Mary was not the most popular monarch of British history. It would not be unjust to call her controversial for the time. In a newly-reformed Protestant England, a Catholic queen was perhaps not the best choice. However, the fact that Mary was a Tudor and a direct descendant of a former-king (Henry VIII) made it clear in the minds of the public that she was the one to follow despite differing religious philosophies. She assembled her forces and advanced on London.
Jane’s reign ended on the 19th July (though Mary would not be crowned until 1st October). Jane, who claimed to have been an unwilling participant in any treason, asked to be able to return to her life as it had been only weeks earlier. At first Mary was relatively merciful in wishing to keep Jane alive. In fact, she agreed that Jane likely had not planned any act of treason, but maintained that she should be arrested and kept from becoming a public figure head. Both Jane and Guildford were arrested and taken to the Tower of London. They were kept in comfort, though they were separated and never saw each other again. Despite this, there is some evidence of Guildford’s time in the tower; in his cell you can still see today where he painstakingly carved the name JANE into the stone wall.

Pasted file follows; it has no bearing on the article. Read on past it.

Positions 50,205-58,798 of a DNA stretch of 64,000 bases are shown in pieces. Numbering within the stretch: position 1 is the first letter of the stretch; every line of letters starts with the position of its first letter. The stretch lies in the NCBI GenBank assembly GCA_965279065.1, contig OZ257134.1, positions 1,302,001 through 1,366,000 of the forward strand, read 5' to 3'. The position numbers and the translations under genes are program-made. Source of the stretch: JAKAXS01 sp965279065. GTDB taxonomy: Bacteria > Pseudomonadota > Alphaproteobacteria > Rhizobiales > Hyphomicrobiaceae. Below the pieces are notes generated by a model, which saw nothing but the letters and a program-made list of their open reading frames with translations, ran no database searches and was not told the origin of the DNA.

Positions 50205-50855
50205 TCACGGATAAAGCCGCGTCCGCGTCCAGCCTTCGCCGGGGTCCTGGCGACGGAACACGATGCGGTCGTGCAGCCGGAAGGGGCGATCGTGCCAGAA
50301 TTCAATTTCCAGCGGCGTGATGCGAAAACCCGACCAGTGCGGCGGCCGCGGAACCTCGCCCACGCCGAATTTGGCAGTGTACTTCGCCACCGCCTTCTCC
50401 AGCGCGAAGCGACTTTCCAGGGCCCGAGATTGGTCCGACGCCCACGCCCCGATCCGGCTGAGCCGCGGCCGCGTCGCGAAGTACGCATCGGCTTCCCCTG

1554 saw the start of the Wyatt Rebellion, a groundswell reaction to the upcoming marriage of Mary and Philip of Spain. The idea of a Spanish king upon the English throne was regarded as an unacceptable act of foreign encroachment, not to mention both Mary and Philip were Catholics attempting to rule a (then) Protestant nation. The attempt of the rebellion was to remove Mary and instate, not Jane but Mary’s half-sister Elizabeth. Unfortunately for Jane and Guildford, Jane’s father (Duke of Suffolk) joined the rebellion. His involvement was a foolish decision which sealed Jane’s fate.